Pocket-lint is supported by its readers. When you buy through links on our site, we may earn an affiliate commission. Learn more

(Pocket-lint) - Most add-on accessories boost the performance of the gadget that it is being added on to. Enhance it in some way. So why would Nintendo release a device that hinders the Nintendo DS? Makes it perform worse? We aren't sure either.

The Nintendo DS headset's premise is to offer gamers the chance to talk to friends when connected to a wireless network or the console via a wired headset that plugs into the handheld console headphone jack.

Where do we begin?

The first problem is that it's wired. In a world going wireless when possible, the idea of a wired headset seems a bit daft. It's not that the cable isn't long enough, it's just something to get tangled in.

What is Nvidia Advanced Optimus and how can it save your laptop's battery?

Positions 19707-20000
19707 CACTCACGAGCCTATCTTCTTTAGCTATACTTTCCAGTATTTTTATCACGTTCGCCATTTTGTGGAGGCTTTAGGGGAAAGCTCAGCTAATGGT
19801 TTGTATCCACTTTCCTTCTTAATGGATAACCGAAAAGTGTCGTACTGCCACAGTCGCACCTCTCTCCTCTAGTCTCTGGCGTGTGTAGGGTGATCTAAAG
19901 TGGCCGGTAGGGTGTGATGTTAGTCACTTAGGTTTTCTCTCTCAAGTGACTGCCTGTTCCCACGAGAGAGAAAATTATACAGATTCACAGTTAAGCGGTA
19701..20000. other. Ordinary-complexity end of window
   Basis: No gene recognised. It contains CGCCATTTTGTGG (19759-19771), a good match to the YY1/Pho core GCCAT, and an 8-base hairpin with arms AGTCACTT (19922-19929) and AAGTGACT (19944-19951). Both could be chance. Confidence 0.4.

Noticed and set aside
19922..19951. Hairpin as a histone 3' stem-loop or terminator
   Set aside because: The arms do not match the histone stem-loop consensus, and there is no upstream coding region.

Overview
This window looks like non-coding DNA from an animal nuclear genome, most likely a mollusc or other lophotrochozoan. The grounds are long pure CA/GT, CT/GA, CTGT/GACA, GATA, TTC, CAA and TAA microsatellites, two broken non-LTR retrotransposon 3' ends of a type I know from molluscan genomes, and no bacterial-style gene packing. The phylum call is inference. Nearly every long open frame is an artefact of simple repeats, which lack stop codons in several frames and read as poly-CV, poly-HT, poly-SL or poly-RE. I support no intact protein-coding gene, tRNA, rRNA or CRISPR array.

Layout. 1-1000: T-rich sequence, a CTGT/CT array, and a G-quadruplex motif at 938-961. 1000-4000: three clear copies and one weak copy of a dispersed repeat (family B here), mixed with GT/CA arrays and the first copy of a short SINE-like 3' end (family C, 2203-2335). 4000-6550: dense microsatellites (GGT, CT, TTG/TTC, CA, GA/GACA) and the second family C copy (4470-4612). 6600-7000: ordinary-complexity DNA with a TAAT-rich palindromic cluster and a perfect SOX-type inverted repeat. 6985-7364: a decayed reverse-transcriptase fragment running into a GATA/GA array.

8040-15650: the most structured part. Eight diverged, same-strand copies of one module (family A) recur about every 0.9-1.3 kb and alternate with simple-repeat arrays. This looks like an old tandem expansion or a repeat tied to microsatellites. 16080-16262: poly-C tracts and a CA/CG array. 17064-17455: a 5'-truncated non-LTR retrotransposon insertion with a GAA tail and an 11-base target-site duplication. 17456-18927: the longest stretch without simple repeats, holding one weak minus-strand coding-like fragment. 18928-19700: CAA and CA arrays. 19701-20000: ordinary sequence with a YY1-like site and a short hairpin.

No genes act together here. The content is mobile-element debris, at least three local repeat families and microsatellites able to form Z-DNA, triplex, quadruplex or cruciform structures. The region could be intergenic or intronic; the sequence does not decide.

The second is that rather than allowing the game's music to still be played via the stereo speakers on the console, music is pumped into the one speaker that sits in just one of your ears (uncomfortably we might add). The result is a reduced performance in sound when using the headset.

If we wanted music in our ears we would use a set of headphones, surely? What would have been ideal is that voice was pushed to your ears so you can clearly hear when someone speaks and the music pushed out of the speakers on the console.

The third problem is that the mic, used in games like Pokemon or Dr Kawashima's Brain Training: How Old Is Your Brain? on the console is actually pretty good, so you don't really need to boost its performance with a mic positioned on your face.

To recap

Pointless and a waste of money, we would recommend using it to buy another game instead

PC Gaming now has a dedicated hub page!
PC Gaming Week in association with Nvidia GeForce RTX may have come to an end, but you can still find all of that great content as well as all future PC gaming news, reviews, features and more on our dedicated hub page.

Writing by Stuart Miles.